Pang Cheng Lian, “Singapore’s Dilemma: Peking’s Thaw Has Come Two Decades Too Soon,”New Nation, May 20, 1971. NewspaperSG.
Peter Lim, “It all began at a dinner in New York…,” The Straits Times, March 14, 1975, NewspaperSG.
“新加坡医学协会访华参观团到京”[“Singapore Medical Association visiting delegation arrives in Beijing”], 人民日报 (People’s Daily), April 11, 1972.
S. Rajaratnam, and Ang Hwee Suan. Dialogues with S. Rajaratnam, Former Senior Minister in the Prime Minister’s Office, 108.
Peter Lim, “Raja has Meeting with Chou,” The Straits Times, March 17, 1975, NewspaperSG.
Peter Lim, “Chou’s Hand of Friendship,” The Straits Times, March 18, 1975, NewspaperSG.
“周恩来总理会见拉贾拉南外长” [Zhou Enlai meets Foreign Minister Rajaratnam], 人民日报 (People’s Daily), March 17, 1975.
S.Rajaratnam, and Ang Hwee Suan. Dialogues with S. Rajaratnam, Former Senior Minister in the Prime Minister’s Office, 100.
中共中央文献研究室编[CPC Central Research Office], 周恩来年谱, 1949-1976 [Zhou Enlai Chronicles, 1949-1976], (Beijing: 中共中央文献出版社, 1997), 700.
“美帝走狗的反革命小联盟” [“A Counter-Revolutionary Alliance of United States Lackeys”], 人民日报(People’s Daily), August 12, 1967.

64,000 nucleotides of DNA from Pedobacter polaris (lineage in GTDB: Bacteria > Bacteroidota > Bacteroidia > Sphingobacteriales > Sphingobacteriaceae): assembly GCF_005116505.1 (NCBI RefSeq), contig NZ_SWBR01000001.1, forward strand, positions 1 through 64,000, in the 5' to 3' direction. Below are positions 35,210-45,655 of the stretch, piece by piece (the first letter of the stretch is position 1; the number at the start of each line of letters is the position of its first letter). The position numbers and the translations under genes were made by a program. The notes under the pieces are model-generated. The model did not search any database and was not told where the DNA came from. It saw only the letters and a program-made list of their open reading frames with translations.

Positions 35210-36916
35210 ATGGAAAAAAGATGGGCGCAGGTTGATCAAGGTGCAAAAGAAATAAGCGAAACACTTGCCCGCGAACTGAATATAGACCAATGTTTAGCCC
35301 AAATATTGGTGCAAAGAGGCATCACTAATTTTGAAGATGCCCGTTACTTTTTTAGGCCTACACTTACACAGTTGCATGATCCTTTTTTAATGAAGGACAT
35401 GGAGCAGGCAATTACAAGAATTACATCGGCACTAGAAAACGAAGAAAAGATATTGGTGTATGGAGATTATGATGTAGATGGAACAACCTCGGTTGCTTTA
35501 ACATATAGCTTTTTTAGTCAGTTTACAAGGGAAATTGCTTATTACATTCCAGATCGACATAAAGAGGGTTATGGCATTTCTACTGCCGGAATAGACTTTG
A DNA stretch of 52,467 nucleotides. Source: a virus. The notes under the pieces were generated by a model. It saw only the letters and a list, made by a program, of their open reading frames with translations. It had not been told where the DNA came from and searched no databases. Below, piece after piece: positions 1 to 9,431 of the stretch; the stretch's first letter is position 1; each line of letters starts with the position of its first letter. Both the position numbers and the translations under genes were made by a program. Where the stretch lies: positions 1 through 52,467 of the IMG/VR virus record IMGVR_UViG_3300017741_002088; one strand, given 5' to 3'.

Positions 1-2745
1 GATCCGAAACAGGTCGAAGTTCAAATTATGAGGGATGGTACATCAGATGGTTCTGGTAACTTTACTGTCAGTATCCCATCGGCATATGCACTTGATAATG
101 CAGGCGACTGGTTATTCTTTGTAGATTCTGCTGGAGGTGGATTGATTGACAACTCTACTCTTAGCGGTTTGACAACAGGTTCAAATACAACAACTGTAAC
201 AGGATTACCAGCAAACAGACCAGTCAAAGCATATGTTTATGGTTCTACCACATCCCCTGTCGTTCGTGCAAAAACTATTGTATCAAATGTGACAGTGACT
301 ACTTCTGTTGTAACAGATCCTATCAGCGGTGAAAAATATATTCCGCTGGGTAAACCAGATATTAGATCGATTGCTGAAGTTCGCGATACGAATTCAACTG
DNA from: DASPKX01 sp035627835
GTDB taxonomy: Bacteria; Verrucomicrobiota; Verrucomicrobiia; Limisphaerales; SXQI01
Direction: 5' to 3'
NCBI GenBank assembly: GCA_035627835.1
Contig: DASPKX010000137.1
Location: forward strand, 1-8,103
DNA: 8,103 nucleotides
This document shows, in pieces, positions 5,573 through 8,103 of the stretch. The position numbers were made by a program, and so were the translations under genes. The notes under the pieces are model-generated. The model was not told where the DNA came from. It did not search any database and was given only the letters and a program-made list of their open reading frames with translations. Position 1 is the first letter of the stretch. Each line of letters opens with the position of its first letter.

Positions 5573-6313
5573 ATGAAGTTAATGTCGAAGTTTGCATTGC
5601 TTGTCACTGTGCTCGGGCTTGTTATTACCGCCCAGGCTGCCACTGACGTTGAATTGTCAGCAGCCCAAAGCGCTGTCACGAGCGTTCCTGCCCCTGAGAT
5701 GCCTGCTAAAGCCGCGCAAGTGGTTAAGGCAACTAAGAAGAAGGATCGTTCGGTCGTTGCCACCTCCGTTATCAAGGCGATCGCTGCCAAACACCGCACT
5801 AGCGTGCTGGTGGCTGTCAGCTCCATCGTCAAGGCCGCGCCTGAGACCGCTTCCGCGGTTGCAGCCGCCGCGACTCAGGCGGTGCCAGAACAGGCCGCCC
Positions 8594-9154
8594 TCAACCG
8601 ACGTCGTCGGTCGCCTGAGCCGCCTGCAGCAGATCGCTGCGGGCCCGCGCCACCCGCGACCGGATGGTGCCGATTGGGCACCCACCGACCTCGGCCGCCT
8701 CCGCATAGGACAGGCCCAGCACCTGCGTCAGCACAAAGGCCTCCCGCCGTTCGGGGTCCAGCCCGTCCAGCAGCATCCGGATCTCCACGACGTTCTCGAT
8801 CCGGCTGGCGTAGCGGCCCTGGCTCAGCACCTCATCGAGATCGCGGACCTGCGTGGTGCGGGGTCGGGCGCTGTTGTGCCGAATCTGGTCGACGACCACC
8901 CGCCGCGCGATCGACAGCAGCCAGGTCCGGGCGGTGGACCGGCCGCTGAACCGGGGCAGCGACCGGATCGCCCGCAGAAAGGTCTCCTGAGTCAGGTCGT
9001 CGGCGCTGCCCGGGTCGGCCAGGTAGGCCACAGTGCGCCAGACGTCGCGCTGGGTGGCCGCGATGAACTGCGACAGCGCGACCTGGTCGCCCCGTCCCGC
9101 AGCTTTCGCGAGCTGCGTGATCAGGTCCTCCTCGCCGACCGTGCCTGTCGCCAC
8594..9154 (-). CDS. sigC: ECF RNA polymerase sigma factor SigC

S. Rajaratnam, and Ang Hwee Suan. Dialogues with S. Rajaratnam, Former Senior Minister in the Prime Minister’s Office, 110.
Peter Lim, “Talks very useful, says Raja,” The Straits Times, March 22, 1975, NewspaperSG.
Liu Zhen, “Singapore-Taiwan military agreement to stay in place despite pressure from Beijing,” South China Morning Post, October 5, 2017.
Minnie Chan, “How Singapore’s military vehicles became Beijing’s diplomatic weapon,” South China Morning Post, December 3, 2016.
Alan Chong and David Han, “Foreign Policy Lessons from the Terrex Episode,” RSIS Commentary, no. 22 (2017):,3-4.
Tan Dawn Wei, “PM Lee Hsien Loong And Chinese Leaders Discuss Sino-US Relations, Belt And Road Cooperation And Smart Cities,” The Straits Times. April 29, 2019.
Benjamin Ho and Dylan Loh, “The Terrex Vehicles Issue: China Seizes Asia-Pacific Initiative,” RSIS Commentary, no. 315 (2016):2.